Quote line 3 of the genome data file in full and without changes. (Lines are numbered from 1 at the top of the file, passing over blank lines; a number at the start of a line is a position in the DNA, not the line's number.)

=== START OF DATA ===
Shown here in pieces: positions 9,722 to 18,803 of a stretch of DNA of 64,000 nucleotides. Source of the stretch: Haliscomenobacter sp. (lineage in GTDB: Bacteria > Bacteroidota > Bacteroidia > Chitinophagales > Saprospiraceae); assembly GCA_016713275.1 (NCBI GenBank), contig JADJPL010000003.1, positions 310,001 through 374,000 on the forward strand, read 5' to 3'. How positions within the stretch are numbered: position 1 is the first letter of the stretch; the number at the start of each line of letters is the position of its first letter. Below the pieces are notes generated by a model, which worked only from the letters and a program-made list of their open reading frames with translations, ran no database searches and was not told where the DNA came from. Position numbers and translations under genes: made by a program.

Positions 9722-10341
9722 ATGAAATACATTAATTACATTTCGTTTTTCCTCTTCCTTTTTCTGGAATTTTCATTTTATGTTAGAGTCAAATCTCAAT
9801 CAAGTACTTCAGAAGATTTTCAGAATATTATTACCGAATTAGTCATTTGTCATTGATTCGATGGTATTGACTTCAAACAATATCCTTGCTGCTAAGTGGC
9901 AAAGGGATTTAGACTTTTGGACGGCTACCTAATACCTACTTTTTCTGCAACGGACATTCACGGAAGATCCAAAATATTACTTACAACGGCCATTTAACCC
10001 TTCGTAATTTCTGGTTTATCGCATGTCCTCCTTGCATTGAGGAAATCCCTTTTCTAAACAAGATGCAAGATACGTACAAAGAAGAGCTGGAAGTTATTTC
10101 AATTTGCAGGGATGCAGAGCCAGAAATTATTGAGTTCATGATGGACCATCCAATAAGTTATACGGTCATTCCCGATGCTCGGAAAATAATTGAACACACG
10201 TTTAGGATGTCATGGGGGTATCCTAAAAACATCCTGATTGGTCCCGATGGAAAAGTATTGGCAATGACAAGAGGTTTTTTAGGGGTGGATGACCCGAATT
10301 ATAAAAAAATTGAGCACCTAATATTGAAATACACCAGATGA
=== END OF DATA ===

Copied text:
9722 ATGAAATACATTAATTACATTTCGTTTTTCCTCTTCCTTTTTCTGGAATTTTCATTTTATGTTAGAGTCAAATCTCAAT